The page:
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articulation

[ahr-tik-yuh-ley-shuh n] /ɑrˌtɪk yəˈleɪ ʃən/
noun
1.
an act or the process of articulating:
the articulation of a form; the articulation of a new thought.
2.
Phonetics.
  1. the act or process of articulating speech.
  2. the adjustments and movements of speech organs involved in pronouncing a particular sound, taken as a whole.
  3. any one of these adjustments and movements.
  4. any speech sound, especially a consonant.
3.
the act of jointing.
4.
a jointed state or formation; a joint.
5.
Botany.
  1. a joint or place between two parts where separation may take place spontaneously, as at the point of attachment of a leaf.
  2. a node in a stem, or the space between two nodes.
6.
Anatomy, Zoology. a joint, as the joining or juncture of bones or of the movable segments of an arthropod.
7.
Dentistry.
  1. the positioning of teeth in a denture, usually on an articulator, for correct occlusion.
  2. the bringing of opposing tooth surfaces into contact with each other.
  3. the relations of the upper and lower natural or artificial teeth in occlusion.
8.
a measure of the effectiveness of a telephonic transmission system in reproducing speech comprehensibly, expressed as the percentage of speech units uttered that is correctly understood.
Origin
late Middle English
1400-1450
1400-50; late Middle English articulacio(u)n < Middle French < Latin articulātiōn-, stem of articulātiō. See articulate, -ion
Related forms
articulatory
[ahr-tik-yuh-luh-tawr-ee, -tohr-ee] /ɑrˈtɪk yə ləˌtɔr i, -ˌtoʊr i/ (Show IPA),
adjective
articulatorily, adverb
misarticulation, noun
rearticulation, noun
subarticulation, noun
unarticulatory, adjective
Dictionary.com Unabridged
Based on the Random House Dictionary, © Random House, Inc. 2014.
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Examples for articulation
  • Phonological disorder is a type of speech disorder known as an articulation disorder.
  • Once upon a time, the nasal articulation and reluctant delivery were the sounds of authority.
  • It is not so much about articulation at this time as it is about organization and motivation.
  • The city played a key role in trade and the articulation of a nation.
  • These movements are normally perceived as shifts in vowel articulation.
  • There is nothing new about new technology imposing restrictions on articulation.
  • The articulation of science takes the shape and limitation of its tools.
  • Discounting an occasional tendency to push high notes, his breath control and articulation were exceptional.
  • When articulation is impossible, gesticulation comes to the rescue.
  • But the strings overall played with élan and, in the jaunty finale, nimble articulation.
British Dictionary definitions for articulation

articulation

/ɑːˌtɪkjʊˈleɪʃən/
noun
1.
the act or process of speaking or expressing in words
2.
  1. the process of articulating a speech sound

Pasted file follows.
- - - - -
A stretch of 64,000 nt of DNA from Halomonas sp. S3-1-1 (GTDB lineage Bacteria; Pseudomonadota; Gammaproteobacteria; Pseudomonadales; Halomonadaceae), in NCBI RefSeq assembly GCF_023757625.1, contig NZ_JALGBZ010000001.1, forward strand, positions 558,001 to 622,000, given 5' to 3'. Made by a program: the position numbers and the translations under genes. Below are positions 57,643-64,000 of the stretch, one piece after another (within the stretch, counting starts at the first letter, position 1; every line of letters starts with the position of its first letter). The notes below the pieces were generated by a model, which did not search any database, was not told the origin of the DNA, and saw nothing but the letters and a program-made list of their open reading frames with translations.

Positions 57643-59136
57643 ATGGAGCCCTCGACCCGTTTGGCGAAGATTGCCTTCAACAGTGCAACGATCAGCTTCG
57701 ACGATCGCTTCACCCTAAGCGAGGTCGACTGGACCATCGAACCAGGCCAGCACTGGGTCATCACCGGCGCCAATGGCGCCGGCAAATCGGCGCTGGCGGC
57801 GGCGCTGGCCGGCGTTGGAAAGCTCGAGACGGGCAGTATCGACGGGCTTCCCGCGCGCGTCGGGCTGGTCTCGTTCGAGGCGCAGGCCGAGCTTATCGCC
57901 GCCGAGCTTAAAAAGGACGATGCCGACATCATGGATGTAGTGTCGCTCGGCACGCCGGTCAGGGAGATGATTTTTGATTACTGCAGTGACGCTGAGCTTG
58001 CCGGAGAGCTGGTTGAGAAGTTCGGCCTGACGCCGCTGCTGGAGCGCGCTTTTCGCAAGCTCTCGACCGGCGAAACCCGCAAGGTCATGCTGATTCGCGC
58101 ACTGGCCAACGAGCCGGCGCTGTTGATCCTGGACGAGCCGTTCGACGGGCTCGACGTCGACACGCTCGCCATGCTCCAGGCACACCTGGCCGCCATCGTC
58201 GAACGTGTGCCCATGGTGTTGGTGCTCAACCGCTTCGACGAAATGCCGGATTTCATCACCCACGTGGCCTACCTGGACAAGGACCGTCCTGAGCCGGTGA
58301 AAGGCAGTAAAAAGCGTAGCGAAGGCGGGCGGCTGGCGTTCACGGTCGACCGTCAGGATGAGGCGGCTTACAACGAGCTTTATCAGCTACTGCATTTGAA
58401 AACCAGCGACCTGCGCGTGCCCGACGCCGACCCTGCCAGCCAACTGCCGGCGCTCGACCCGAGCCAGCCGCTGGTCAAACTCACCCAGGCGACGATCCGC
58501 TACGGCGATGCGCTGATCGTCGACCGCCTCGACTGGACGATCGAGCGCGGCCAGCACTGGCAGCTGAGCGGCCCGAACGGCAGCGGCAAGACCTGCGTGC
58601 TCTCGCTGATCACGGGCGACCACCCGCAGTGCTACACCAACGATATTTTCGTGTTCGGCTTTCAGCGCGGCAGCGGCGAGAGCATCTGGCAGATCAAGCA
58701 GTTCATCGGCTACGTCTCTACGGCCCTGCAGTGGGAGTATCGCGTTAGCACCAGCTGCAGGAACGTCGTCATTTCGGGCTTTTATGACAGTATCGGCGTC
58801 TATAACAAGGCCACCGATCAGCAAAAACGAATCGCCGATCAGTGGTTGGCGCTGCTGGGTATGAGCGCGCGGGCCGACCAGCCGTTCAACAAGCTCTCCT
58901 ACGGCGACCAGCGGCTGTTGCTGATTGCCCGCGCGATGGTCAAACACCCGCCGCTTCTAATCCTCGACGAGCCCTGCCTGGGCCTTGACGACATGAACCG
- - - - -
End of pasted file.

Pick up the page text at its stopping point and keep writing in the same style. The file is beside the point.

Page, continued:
2. the sound so produced, esp a consonant
3.
the act or the state of being jointed together
4.
the form or manner in which something is jointed
5.
(zoology)
  1. a joint such as that between bones or arthropod segments
  2. the way in which jointed parts are connected
6.
(botany) the part of a plant at which natural separation occurs, such as the joint between leaf and stem
7.
a joint or jointing
Derived Forms
articulatory, adjective
Collins English Dictionary - Complete & Unabridged 2012 Digital Edition
© William Collins Sons & Co. Ltd. 1979, 1986 © HarperCollins
Publishers 1998, 2000, 2003, 2005, 2006, 2007, 2009, 2012
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Word Origin and History for articulation
n.

early 15c., "a joint or joining; setting of bones," from Old French articulation, from Medieval Latin articulationem (nominative articulatio) "separation into joints," noun of action from past participle stem of articulare "to separate (meat) into joints," also "to utter distinctly," from articulus, diminutive of artus "joint" (see article).

Online Etymology Dictionary, © 2010 Douglas Harper
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articulation in Medicine

articulation ar·tic·u·la·tion (är-tĭk'yə-lā'shən)
n.

  1. The place of anatomical union, usually movable, between two or more bones.

  2. A joining or connecting together loosely so as to allow motion between the parts.

  3. Distinct connected speech or enunciation.

  4. The contact relationship of the occlusal surfaces of the teeth during jaw movement.

  5. Placement of artificial teeth on a denture base so that the teeth approximate normal position and contact.

The American Heritage® Stedman's Medical Dictionary
Copyright © 2002, 2001, 1995 by Houghton Mifflin Company. Published by Houghton Mifflin Company.
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articulation in Science
articulation
  (är-tĭk'yə-lā'shən)   
  1. The arrangement of parts connected by joints.

  2. A fixed or movable joint between bones.

  3. A movable joint between inflexible parts of the body of an animal, as the divisions of an appendage in arthropods.

  4. A joint between two separable parts, as a leaf and a stem.


The American Heritage® Science Dictionary
Copyright © 2002. Published by Houghton Mifflin. All rights reserved.
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